San Martino was a hub of Medici patronage and charity, two concepts that shaded into each other quite easily in Renaissance Florence. Charity was seen as both a civic good and a means of personal salvation for the wealthy. In the austere words of the Dominican preacher Antonino, who founded the Buonuomini, in 1442, and would soon be the city’s archbishop, the rich were not rich “so that they may dissipate it in dogs, falcons and horses, extravagant dress, games and banquets … that of the goods given them by God, they should take what they need, and the rest should be given to His poor, and by the virtue of charity they should be received into the eternal tabernacles, through the prayers of those poor”.
To begin with the poveri vergognosi or “shame-faced poor” meant the working poor, and those who received aid tended to be artisans in the textile industry. Food prices, delayed payments for work or sickness could quickly make life impossible for this section of society. This continued into the late fifteenth century, but the balance had shifted by Giovanni’s era towards helping better-off citizens who had fallen on hard times. In this way the net of Medici patronage was cast very widely indeed – and what Lorenzo and his allies implicitly sought was not only salvation in the next life but loyalty and support in the earthly republic. Inside the oratory (open 10am-noon, 3pm-5pm) the walls are frescoed with the Buonuomini, who are still going today, carrying out classic acts of charity, such as burying the dead, visiting the sick and releasing prisoners from debtors’ jail. These are rare representations of the “poor” in Florence.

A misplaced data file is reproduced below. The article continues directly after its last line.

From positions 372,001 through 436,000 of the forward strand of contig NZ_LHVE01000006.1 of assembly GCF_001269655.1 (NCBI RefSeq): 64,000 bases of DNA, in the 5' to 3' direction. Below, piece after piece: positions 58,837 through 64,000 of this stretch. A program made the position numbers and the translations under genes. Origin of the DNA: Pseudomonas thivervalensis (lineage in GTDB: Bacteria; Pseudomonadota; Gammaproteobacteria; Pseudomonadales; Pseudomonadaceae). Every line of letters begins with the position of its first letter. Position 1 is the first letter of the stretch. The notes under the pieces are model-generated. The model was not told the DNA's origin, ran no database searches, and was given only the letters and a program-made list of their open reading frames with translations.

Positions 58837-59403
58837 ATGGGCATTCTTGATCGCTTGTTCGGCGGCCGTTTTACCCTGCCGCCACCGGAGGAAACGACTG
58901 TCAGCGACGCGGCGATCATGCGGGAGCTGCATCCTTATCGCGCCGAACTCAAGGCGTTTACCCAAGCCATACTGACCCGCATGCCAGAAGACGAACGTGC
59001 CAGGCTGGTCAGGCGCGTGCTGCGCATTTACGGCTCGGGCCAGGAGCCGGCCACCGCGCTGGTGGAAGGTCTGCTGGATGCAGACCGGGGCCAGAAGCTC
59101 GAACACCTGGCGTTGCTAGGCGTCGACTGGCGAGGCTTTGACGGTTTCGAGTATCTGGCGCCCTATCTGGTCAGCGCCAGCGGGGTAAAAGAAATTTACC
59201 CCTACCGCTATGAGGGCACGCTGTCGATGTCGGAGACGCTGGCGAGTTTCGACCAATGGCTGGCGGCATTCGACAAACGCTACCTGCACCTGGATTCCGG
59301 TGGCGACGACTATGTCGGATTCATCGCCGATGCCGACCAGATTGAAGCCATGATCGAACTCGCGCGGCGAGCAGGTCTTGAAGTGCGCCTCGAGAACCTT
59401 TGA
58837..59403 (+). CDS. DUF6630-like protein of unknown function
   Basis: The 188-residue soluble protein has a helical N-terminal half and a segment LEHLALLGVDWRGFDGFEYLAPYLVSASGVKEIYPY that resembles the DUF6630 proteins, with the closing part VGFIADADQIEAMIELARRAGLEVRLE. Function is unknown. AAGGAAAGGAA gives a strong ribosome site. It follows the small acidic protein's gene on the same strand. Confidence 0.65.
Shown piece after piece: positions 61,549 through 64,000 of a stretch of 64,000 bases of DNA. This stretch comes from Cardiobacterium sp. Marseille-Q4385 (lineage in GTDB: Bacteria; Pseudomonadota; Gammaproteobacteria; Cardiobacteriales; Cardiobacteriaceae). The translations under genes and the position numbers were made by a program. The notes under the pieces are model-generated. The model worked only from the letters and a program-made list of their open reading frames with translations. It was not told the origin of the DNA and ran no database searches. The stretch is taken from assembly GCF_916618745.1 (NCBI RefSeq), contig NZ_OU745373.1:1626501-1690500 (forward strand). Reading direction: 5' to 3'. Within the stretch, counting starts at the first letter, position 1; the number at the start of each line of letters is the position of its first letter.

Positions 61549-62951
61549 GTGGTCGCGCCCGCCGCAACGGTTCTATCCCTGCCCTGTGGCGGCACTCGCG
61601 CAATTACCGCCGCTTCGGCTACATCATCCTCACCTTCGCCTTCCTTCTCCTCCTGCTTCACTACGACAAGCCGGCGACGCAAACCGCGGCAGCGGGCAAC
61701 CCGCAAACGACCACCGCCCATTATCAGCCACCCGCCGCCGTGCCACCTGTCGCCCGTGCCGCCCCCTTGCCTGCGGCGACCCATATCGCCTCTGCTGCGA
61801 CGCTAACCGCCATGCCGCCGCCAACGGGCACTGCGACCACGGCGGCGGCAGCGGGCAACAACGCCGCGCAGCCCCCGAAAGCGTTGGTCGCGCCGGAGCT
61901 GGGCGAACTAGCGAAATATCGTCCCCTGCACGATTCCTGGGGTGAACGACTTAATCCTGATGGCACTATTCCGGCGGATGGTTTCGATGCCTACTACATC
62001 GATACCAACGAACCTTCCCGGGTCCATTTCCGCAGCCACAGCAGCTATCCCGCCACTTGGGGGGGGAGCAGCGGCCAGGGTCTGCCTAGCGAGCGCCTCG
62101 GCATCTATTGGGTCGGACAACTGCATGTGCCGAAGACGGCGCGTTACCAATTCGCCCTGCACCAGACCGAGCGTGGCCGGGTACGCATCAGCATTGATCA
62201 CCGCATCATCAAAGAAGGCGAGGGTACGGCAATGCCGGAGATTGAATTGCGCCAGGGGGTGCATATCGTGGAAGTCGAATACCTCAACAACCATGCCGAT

Outside, around the church, the street singers, musicians and poets gathered. This was Florence’s principal venue of street performance, a popular culture also patronised by the Medici and others. Most of the performers were artisans, the best-known of whom in Giovanni’s time was Cristoforo, know as L’Altissimo (the most exalted one). “I have in this street in this small piazza / an audience so great and happy, that it would make nor just me but a stone proud,” he says, insisting on the “nobility of excellence” that poets such as himself belonged to. Socially, this audience was highly eclectic, which meant that, around a shared culture, this piazza could became a space of connection and community in the factious renaissance city.
To cite this essay, we suggest:
David Rosenthal, ‘Performance and patronage’ published online 2013, in ‘Hidden Florence’, The University of Exeter, https://hiddenflorence.org/stories/5-performance-and-patronage
Dale Kent, Cosimo de’ Medici and the Florentine Renaissance (Yale UP: New Haven and London, 2000)
Dale Kent, ‘The Buonomini di San Martino: Charity for the ‘Glory of God, the Honour of the City, and the Commemoration of Myself,’’ in Cosimo ‘il Vecchio’ de’ Medici, 1389-1464, ed. F. Ames-Lewis (Oxford: Oxford University Press, 1992)
Rosa Salzberg and Massimo Rospocher, ‘Street Singers in Italian Renaissance Urban Culture and Communication’, Cultural and Social History, 9.1 (2012), 9-26
Richard Trexler, ‘Charity and the Defense of Urban Elites in the Italian Communes’, in The Rich, the Well Born and the Powerful: Elites and Upper Classes in History, ed. F. Cople Jahrer (Champaign: University of Illinois Press, 1973)